statutes, none of which are applicable to the instant case. Therefore, we only review the
instant sentence to determine if it is contrary to law.
{¶17} A trial court's imposition of a maximum prison term is not contrary to law as
long as the court sentences the offender within the statutory range for the offense, and in
so doing, considers the purposes and principles of felony sentencing set forth in R.C.
2929.11 and the seriousness and recidivism factors set forth R.C. 2929.12. State v.
Santos, 8th Dist. Cuyahoga No. 103964, 2016–Ohio–5845, ¶ 12. Although a trial court
Muskingum County, Case No. CT2018-0069 6

must consider the factors in R.C. 2929.11 and 2929.12, there is no requirement that the
court state its reasons for imposing a maximum sentence, or for imposing a particular
sentence within the statutory range. Id. There is no requirement in R.C. 2929.12 that the
trial court states on the record that it has considered the statutory criteria concerning
seriousness and recidivism or even discussed them. State v. Hayes, 5th Dist. Knox No.
18CA10, 2019-Ohio-1629, ¶ 49, citing State v. Polick, 101 Ohio App.3d 428, 431, 655
N.E.3d 820 (4th Dist. 1995).
{¶18} In the instant case, a sentence of 60 months is within the statutory
framework set forth in R.C. 2929.14(A)(3)(a) for a felony of the third degree. The
sentence is therefore not contrary to law. Cox, supra, 2017-Ohio-5550 at ¶ 12. The trial
court stated that the sentencing factors and statements of the parties were taken into
account in fashioning the sentence. The trial court ordered a P.S.I. and cited the P.S.I.
throughout sentencing, particularly appellant’s criminal history of felony convictions,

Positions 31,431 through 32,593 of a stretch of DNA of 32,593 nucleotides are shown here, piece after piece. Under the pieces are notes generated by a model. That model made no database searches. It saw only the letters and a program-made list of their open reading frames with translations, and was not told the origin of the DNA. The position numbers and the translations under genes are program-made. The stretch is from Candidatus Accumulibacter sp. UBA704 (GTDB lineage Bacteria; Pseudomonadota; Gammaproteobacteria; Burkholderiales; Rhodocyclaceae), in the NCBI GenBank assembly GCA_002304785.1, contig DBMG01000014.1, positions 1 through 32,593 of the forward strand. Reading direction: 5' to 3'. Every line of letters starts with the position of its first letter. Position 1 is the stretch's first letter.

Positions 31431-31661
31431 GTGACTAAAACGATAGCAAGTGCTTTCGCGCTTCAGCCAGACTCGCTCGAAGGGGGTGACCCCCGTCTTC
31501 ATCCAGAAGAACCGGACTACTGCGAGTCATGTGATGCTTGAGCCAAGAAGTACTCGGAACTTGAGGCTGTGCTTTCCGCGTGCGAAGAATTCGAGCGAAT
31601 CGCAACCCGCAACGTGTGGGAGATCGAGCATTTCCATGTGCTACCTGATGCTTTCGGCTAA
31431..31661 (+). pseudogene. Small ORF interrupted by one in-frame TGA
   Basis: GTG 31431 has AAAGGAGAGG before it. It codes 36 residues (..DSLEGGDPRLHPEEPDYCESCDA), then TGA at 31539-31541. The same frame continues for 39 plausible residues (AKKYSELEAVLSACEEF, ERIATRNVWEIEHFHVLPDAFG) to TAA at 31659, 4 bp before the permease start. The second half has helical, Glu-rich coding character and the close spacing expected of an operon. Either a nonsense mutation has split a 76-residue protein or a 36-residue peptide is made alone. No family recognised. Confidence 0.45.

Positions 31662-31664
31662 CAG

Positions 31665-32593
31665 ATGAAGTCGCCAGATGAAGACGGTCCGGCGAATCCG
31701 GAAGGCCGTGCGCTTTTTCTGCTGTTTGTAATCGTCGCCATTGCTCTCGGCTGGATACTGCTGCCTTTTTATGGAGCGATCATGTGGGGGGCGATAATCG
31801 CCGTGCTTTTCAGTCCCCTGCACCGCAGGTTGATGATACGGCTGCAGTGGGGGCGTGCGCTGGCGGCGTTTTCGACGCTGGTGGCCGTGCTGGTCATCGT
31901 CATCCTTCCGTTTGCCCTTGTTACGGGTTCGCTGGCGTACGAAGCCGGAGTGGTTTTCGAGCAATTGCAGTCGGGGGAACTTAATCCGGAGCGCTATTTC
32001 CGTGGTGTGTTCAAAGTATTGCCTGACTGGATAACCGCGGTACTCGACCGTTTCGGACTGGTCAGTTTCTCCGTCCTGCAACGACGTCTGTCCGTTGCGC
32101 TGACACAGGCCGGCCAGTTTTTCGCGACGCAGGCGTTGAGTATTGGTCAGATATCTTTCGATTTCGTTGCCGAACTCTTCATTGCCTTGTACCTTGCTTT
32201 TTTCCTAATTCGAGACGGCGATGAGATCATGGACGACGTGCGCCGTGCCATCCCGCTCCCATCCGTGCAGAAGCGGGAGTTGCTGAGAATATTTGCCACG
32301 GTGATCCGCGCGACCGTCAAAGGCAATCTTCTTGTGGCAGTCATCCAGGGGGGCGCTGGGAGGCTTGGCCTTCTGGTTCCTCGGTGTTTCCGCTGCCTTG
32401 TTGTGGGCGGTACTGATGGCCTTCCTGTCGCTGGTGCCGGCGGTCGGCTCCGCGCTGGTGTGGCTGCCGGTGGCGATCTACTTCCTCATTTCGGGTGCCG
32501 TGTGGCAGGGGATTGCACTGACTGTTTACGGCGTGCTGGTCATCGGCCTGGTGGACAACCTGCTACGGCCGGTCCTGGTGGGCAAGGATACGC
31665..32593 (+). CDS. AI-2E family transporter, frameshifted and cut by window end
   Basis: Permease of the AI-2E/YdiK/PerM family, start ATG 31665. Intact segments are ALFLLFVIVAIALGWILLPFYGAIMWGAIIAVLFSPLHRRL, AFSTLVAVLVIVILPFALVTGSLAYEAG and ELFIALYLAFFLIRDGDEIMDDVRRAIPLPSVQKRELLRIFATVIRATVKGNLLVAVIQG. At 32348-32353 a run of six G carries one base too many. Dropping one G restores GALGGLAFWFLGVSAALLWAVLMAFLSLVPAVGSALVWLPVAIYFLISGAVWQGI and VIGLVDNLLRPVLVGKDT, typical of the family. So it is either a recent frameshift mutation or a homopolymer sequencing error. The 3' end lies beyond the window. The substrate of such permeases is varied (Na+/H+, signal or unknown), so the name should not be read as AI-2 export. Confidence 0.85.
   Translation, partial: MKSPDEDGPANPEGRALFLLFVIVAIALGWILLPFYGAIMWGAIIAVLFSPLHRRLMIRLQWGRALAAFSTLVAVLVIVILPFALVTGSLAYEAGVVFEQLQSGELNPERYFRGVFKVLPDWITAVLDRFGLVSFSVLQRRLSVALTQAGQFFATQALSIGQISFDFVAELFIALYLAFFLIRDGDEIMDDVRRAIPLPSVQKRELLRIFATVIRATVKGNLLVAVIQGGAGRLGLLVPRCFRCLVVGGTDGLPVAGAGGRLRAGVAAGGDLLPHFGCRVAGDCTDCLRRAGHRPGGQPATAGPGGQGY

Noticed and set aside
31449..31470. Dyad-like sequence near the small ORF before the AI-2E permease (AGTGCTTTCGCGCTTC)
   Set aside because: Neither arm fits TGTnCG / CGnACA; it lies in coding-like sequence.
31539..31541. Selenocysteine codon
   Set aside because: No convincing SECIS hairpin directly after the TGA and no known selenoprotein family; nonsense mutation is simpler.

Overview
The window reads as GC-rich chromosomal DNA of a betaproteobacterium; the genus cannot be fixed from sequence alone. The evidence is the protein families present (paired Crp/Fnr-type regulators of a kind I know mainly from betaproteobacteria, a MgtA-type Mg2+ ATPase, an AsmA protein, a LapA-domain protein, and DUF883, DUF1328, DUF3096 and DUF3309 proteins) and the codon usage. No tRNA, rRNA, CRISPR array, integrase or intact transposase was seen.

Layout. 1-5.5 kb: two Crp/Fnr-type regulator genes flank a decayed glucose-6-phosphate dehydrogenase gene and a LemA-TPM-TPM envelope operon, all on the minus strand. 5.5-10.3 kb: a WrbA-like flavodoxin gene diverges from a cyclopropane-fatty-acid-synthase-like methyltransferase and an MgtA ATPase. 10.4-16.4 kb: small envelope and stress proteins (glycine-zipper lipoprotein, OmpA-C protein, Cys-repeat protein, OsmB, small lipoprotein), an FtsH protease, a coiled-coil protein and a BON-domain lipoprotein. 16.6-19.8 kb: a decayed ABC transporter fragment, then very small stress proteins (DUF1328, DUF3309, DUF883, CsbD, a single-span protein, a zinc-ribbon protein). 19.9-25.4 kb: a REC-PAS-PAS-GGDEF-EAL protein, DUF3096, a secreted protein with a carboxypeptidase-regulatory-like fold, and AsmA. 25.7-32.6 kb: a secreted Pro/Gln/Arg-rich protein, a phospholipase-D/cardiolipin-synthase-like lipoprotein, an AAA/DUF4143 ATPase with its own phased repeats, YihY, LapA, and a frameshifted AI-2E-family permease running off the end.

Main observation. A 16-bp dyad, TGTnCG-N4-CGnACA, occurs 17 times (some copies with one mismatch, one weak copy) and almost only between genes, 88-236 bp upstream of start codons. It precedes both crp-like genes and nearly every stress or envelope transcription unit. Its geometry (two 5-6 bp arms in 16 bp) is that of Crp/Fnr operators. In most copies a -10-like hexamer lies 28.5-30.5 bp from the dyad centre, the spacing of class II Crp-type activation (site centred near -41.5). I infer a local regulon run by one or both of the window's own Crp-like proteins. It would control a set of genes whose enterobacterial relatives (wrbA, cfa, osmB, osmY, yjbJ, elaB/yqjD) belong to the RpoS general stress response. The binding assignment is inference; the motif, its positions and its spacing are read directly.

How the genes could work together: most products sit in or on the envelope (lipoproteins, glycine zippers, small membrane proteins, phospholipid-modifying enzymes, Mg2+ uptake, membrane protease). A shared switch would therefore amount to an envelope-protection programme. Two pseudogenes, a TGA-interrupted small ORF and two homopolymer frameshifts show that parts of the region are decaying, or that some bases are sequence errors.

misdemeanor convictions, and active warrants. The trial court also noted appellant’s lack
of remorse and his disingenuous statement of regret.
{¶19} Based on the foregoing, we find the trial court considered the purposes and
principles of sentencing [R.C. 2929.11] as well as the factors that the court must consider
when determining an appropriate sentence. [R.C. 2929.12]. The trial court has no
obligation to state reasons to support its findings, nor is it required to give a talismanic
incantation of the words of the statute, provided that the necessary findings can be found
in the record and are incorporated into the sentencing entry.
{¶20} While appellant may disagree with the weight given to these factors by the
trial judge, appellant’s sentence was within the applicable statutory range for a felony of
Muskingum County, Case No. CT2018-0069 7

the first degree and therefore, we have no basis for concluding that it is contrary to law.
Moyer, supra, 2019-Ohio-1187, ¶ 34.
{¶21} Appellant’s sole assignment of error is overruled.

Outcome: Appellant’s sole assignment of error is overruled and the judgment of the
Muskingum County Court of Common Pleas is affirmed.

Plaintiff's Experts:

Defendant's Experts:

Comments:



Find a Lawyer

Subject:
City:
State:
 

Find a Case

Subject:
County:
State: